While German chancellor Angela Merkel has stamped out whatever rebellion there was in Greek prime minister Alexis Tsipras and has got Greece to fall in line with her wishes—including agreeing to a fund worth 50 billion euro of Greek assets for privatisation to repay creditors and recapitalise banks—she needs to rethink her strategy. The last bailout programme failed precisely because it was too aggressive and called upon Greece to make too many sacrifices. As a result, while Greek GDP collapsed a fourth and resulted in large unemployment, the country’s macro indicators looked far worse. In the current case, while European Stability Mechanism head Klaus Regling has said the Greek banking system will soon collapse, the IMF—a significant contributor to the eventual bailout programme—had made it clear the programme cannot work in its current form.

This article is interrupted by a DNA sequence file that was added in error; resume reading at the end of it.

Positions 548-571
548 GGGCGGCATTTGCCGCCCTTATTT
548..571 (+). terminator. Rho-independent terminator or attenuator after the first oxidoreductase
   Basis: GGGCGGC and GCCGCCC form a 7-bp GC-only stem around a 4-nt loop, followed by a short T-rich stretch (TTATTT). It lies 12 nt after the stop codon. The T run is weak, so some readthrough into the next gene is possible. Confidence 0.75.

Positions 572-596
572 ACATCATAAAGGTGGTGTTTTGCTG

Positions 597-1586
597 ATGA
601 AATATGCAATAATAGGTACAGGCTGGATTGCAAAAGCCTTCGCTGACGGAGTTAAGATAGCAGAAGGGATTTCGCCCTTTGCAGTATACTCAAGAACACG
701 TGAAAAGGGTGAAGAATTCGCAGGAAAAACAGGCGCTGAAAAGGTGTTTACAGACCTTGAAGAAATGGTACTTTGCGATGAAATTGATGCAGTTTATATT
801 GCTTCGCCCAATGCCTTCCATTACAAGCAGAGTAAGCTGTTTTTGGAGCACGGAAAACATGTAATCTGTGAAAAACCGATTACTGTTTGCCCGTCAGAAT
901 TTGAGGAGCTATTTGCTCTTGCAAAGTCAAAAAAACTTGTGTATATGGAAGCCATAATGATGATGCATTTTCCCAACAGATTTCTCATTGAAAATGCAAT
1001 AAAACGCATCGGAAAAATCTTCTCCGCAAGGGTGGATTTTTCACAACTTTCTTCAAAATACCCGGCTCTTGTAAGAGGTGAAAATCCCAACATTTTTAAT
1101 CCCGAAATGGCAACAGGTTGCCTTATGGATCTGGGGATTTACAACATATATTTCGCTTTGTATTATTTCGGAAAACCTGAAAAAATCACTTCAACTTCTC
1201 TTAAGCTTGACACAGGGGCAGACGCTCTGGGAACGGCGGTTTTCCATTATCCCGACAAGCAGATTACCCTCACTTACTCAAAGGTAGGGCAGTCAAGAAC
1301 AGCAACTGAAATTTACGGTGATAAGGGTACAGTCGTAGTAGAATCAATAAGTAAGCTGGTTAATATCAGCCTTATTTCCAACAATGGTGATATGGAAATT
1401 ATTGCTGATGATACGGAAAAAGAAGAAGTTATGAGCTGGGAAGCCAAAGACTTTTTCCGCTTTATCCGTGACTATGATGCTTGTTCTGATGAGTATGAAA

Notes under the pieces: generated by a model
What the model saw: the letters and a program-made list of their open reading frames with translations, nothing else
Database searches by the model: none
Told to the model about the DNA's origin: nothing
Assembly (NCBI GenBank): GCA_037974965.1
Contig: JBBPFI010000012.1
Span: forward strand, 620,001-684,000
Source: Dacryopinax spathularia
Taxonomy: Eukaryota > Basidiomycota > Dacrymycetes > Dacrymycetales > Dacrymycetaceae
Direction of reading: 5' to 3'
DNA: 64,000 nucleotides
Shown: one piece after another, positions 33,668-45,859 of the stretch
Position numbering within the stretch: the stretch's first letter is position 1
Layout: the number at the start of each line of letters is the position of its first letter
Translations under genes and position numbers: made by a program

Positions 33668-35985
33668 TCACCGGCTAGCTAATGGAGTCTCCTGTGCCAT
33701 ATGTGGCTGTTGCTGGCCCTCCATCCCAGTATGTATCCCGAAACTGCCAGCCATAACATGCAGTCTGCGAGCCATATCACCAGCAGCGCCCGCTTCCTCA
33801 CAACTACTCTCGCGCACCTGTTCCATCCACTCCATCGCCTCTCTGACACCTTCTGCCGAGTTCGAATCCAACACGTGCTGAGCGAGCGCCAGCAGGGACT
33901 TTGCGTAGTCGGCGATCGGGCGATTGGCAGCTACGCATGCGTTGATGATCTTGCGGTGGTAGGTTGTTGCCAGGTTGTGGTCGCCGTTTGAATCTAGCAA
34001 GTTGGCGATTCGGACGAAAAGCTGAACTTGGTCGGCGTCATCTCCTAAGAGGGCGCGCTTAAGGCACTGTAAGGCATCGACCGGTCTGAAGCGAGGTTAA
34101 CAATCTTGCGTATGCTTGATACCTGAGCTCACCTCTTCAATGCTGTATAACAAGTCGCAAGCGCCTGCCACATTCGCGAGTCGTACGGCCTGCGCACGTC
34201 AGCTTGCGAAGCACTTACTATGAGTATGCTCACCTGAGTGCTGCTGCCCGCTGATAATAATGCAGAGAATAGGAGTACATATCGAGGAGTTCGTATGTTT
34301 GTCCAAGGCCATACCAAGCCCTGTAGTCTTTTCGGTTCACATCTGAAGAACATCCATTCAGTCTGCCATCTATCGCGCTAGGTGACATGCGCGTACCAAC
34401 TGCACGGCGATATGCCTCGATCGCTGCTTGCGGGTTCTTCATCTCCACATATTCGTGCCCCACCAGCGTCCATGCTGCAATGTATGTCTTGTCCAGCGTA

The IMF, it is true, got it horribly wrong by underestimating the impact of the austerity on Greek GDP. Having learnt its lesson, the IMF is more cautious now and, in a report a few weeks ago, it spoke of the need for a considerable write-off of debt, by around 53 billion euro. Yet, there is little chance of that since the text of the agreement reached last week says ‘the Euro Summit stresses that nominal haircuts on the debt cannot be undertaken’. Given how disastrous this can be, in a very unusual move, the IMF came out with another note on Greece reiterating its concerns. While saying the cost of the bailout had gone up by around 25 billion euro more than it forecast just a few weeks ago—because of the greater need to fix the banks—it said the earlier projections were Greece’s debt would fall to 124% of GDP by 2020 and substantially below 110% by 2022. But now, given the dramatically weaker growth trajectory, debt would rise to 200% of GDP in the next two years and would be 170% of GDP in 2022—these are levels that are clearly unsustainable, and more so since, in any reforms package, there are bound to be periods of large reforms fatigue. Apart from the fact that this means the IMF is warning of another Grexit possibility a few years down the road, it also puts a question mark over the IMF participating in a reforms package that it knows is doomed to fail.